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Moon and fairy

Enid Blyton's 'Adventure' books

I've been reading these two books over the past couple of weeks for a children's book challenge I've been doing - the idea being that you read books you loved as a child. For that reason I chose The Valley of Adventure and The Castle of Adventure, both by Enid Blyton, as two of my choices. These two books belonged to my brother and I have to admit I covetted them. This envy lasted a year or so until my reading level was good enough to cope with them, I would have been eight or nine I suppose, and then my brother let me have them as he was by then too old for them. And thus started my childhood love affair with the books of Enid Blyton, particularly this series of 'Adventure' books involving the characters of Philip, his sister Dinah, Jack, his sister Lucy-Ann and Jack's parrot, Kiki.


The Valley of Adventure starts with the children excited about going for night-time trip in Bill Smugs' plane. Bill is a policeman they are friendly with who has recently learnt to fly. Due to a mix-up they end up on the wrong plane, shots are fired outside on the tarmac, the plane takes off and the children, hiding behind some crates, quickly realise they've been taken off by criminals who don't know they're there. When the pane lands they manage to sneak off and see that they've landed in a remote valley surrounded by mountains. They head upwards and find themselves a cave near a waterfall to hide out in. They spy on the criminals, pinch their food and generally make a nuisance of themselves until things take a more serious turn when they discover the criminals have a prisoner. They're ill-treating him and thus the children eventually discover what actually *is* going on.

The Castle of Adventure starts with Dinah and Lucy-Ann waiting to go home at the start of the school holidays and looking forward to seeing their brothers. The children all live with Phillip and Dinah's mother who has hired a cottage in a hilly region (my guess was Wales but they didn't actually say) for the holidays. When the children arrive they're excited to discover a castle at the top of the hill but disappointed when they're told not to go near it because it's too dangerous; there has been a landslide and the place could collapse. Of course, that doesn't put them off! Jack's eagerness to find an eagle's nest takes them to the castle which seems impregnable until they eventually find a way in helped by, Tassie, a local urchin. It's a creepy place, made even creepier by the fact that they soon realise the castle is occupied when they had been told it was abandoned. Jack gets permission to spend a couple of nights up there trying to photograph his golden eagle family and that's when the adventure really begins.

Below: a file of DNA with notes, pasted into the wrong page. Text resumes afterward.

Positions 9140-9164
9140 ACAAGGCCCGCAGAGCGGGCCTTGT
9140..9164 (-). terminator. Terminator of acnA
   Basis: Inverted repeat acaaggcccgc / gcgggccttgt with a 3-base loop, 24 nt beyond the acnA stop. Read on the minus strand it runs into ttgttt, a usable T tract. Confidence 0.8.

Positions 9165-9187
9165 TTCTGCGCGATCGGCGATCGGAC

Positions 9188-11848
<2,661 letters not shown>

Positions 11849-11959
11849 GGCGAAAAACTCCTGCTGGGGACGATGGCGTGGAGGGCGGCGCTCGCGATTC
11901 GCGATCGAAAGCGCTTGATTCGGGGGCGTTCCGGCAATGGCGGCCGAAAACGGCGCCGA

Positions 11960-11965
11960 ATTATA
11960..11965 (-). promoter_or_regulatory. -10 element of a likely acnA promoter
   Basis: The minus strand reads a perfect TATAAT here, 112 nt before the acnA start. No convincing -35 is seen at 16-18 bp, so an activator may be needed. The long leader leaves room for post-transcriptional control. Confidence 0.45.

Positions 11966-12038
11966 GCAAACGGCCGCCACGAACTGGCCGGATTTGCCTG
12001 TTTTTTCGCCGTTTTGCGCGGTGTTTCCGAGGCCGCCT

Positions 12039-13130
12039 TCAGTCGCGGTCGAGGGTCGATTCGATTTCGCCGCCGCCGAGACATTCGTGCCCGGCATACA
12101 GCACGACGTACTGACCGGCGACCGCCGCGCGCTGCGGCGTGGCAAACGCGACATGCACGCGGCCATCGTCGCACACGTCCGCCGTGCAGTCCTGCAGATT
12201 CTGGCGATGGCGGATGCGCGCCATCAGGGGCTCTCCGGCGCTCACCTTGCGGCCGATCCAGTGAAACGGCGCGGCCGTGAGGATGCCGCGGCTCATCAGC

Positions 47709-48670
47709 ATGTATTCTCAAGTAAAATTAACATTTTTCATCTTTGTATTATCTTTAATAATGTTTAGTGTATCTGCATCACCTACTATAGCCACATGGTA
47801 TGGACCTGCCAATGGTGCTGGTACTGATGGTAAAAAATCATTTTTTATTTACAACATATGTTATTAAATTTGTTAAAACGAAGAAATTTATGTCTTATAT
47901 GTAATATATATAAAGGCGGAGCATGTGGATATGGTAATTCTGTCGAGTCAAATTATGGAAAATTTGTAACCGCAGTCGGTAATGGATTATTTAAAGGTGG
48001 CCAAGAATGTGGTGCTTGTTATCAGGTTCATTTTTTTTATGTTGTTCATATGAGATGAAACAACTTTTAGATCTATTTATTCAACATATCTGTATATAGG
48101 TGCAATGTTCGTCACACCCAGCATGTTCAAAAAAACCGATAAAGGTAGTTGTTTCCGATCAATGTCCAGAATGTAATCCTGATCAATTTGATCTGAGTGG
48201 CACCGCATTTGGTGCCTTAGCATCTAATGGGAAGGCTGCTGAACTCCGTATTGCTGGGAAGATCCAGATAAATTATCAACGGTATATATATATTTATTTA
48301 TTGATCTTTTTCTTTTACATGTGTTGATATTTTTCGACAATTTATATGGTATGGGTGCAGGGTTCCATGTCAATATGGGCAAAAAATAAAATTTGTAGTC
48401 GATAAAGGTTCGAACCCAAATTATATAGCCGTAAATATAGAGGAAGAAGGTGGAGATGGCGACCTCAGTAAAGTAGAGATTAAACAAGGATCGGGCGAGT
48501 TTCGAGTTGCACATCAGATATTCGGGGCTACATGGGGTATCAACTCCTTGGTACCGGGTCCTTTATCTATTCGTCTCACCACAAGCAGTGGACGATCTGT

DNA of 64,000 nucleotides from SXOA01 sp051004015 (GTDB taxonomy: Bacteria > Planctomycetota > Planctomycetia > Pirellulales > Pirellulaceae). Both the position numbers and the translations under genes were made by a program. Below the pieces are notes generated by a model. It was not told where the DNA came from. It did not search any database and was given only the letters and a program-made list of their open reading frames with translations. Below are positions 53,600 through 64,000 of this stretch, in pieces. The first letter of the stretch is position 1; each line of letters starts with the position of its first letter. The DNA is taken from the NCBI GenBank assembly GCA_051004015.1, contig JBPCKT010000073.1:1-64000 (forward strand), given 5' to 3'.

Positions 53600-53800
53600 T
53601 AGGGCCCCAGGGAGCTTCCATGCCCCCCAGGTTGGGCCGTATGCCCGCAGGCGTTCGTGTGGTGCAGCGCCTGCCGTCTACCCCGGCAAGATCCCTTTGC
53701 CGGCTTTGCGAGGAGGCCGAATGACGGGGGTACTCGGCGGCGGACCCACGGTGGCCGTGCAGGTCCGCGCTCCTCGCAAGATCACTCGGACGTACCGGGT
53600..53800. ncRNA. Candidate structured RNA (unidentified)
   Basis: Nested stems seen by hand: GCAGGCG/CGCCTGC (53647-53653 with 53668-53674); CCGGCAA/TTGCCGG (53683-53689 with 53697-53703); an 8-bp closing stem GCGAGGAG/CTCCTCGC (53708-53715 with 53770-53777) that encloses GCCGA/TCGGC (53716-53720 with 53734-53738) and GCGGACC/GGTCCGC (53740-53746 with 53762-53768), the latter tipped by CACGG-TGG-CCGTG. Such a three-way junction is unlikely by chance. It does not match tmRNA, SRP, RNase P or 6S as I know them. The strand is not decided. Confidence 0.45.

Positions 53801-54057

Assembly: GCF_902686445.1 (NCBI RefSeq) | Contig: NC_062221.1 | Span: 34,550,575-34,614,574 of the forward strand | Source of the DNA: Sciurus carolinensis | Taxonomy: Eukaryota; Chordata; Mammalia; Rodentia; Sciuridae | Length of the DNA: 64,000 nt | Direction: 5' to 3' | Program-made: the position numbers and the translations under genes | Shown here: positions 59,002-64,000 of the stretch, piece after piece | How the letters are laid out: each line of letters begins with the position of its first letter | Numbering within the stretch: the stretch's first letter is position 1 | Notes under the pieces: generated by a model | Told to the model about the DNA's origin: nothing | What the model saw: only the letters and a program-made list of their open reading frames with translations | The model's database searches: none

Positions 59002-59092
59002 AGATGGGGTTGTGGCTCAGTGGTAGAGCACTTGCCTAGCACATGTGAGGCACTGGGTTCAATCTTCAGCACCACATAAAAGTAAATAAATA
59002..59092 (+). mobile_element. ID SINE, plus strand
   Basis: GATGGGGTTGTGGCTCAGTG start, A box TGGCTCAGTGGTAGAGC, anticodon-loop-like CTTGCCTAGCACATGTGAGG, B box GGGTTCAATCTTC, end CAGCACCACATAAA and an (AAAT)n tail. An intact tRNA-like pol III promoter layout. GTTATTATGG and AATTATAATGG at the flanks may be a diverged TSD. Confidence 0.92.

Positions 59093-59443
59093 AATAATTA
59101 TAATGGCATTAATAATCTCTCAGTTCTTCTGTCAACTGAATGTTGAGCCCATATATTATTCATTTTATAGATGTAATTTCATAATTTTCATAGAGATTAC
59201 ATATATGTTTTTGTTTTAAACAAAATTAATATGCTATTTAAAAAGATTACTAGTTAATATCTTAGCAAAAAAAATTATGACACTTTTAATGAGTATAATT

It was fascinating reading these two books after what must be almost 50 years. I read quite a lot of YA fiction now and it was interesting to compare modern books for children and ones written 60 years ago. A couple of things quickly became apparent. Firstly, how much more freedom children had in those days - fictional ones anyway. These children were aged from 11 to about 14 and wandered willy-nilly all over the place, unsupervised, all day and sometimes at night. They also had an unmarried male friend of mature years and no one thought anything of it. I fancy they would these days. The other thing I noticed was how much more interesting the boys were than the girls. Blyton gave the two boys hobbies such as bird watching (Jack) and a fascination with animals (Phillip). The girls apparently did nothing. Did Blyton prefer boys to girls? I believe she had two daughters so I find that hard to believe. But it did seem to me that the boys definitely played the major role and the girls were almost 'allowed to tag along'. I tried to remember her other series, which I also read avidly, but only The Famous Five came readily to mind. One girl in that who played a major role in adventures was 'George' but George was a girl who very definitely wanted to be a *boy*. So make of that what you will.